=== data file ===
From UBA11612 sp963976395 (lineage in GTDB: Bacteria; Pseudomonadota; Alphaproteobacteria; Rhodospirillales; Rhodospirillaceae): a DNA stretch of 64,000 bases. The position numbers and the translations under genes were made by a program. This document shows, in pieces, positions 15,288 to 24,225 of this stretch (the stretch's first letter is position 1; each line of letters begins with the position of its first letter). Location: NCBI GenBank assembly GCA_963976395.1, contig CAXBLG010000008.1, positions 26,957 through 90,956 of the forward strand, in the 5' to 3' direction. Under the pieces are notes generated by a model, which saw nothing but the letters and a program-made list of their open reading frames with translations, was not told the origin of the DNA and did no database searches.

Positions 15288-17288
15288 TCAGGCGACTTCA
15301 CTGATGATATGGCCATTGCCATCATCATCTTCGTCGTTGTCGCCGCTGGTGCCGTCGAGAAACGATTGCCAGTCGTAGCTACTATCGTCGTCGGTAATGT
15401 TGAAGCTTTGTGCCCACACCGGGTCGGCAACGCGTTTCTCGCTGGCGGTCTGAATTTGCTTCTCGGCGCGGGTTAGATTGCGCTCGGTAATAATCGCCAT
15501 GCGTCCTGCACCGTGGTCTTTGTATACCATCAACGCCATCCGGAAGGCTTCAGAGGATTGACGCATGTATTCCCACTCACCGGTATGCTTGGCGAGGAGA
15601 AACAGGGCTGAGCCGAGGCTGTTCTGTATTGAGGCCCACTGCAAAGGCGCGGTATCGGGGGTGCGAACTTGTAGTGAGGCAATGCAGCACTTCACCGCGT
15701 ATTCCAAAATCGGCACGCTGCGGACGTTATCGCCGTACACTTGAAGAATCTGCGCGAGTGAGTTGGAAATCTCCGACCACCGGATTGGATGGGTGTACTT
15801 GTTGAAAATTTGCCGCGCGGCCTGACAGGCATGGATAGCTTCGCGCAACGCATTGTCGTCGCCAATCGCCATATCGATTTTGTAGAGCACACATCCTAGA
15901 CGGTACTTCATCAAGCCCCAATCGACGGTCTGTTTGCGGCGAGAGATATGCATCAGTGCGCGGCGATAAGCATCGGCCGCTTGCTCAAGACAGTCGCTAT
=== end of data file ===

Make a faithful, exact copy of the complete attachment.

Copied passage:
From UBA11612 sp963976395 (lineage in GTDB: Bacteria; Pseudomonadota; Alphaproteobacteria; Rhodospirillales; Rhodospirillaceae): a DNA stretch of 64,000 bases. The position numbers and the translations under genes were made by a program. This document shows, in pieces, positions 15,288 to 24,225 of this stretch (the stretch's first letter is position 1; each line of letters begins with the position of its first letter). Location: NCBI GenBank assembly GCA_963976395.1, contig CAXBLG010000008.1, positions 26,957 through 90,956 of the forward strand, in the 5' to 3' direction. Under the pieces are notes generated by a model, which saw nothing but the letters and a program-made list of their open reading frames with translations, was not told the origin of the DNA and did no database searches.

Positions 15288-17288
15288 TCAGGCGACTTCA
15301 CTGATGATATGGCCATTGCCATCATCATCTTCGTCGTTGTCGCCGCTGGTGCCGTCGAGAAACGATTGCCAGTCGTAGCTACTATCGTCGTCGGTAATGT
15401 TGAAGCTTTGTGCCCACACCGGGTCGGCAACGCGTTTCTCGCTGGCGGTCTGAATTTGCTTCTCGGCGCGGGTTAGATTGCGCTCGGTAATAATCGCCAT
15501 GCGTCCTGCACCGTGGTCTTTGTATACCATCAACGCCATCCGGAAGGCTTCAGAGGATTGACGCATGTATTCCCACTCACCGGTATGCTTGGCGAGGAGA
15601 AACAGGGCTGAGCCGAGGCTGTTCTGTATTGAGGCCCACTGCAAAGGCGCGGTATCGGGGGTGCGAACTTGTAGTGAGGCAATGCAGCACTTCACCGCGT
15701 ATTCCAAAATCGGCACGCTGCGGACGTTATCGCCGTACACTTGAAGAATCTGCGCGAGTGAGTTGGAAATCTCCGACCACCGGATTGGATGGGTGTACTT
15801 GTTGAAAATTTGCCGCGCGGCCTGACAGGCATGGATAGCTTCGCGCAACGCATTGTCGTCGCCAATCGCCATATCGATTTTGTAGAGCACACATCCTAGA
15901 CGGTACTTCATCAAGCCCCAATCGACGGTCTGTTTGCGGCGAGAGATATGCATCAGTGCGCGGCGATAAGCATCGGCCGCTTGCTCAAGACAGTCGCTAT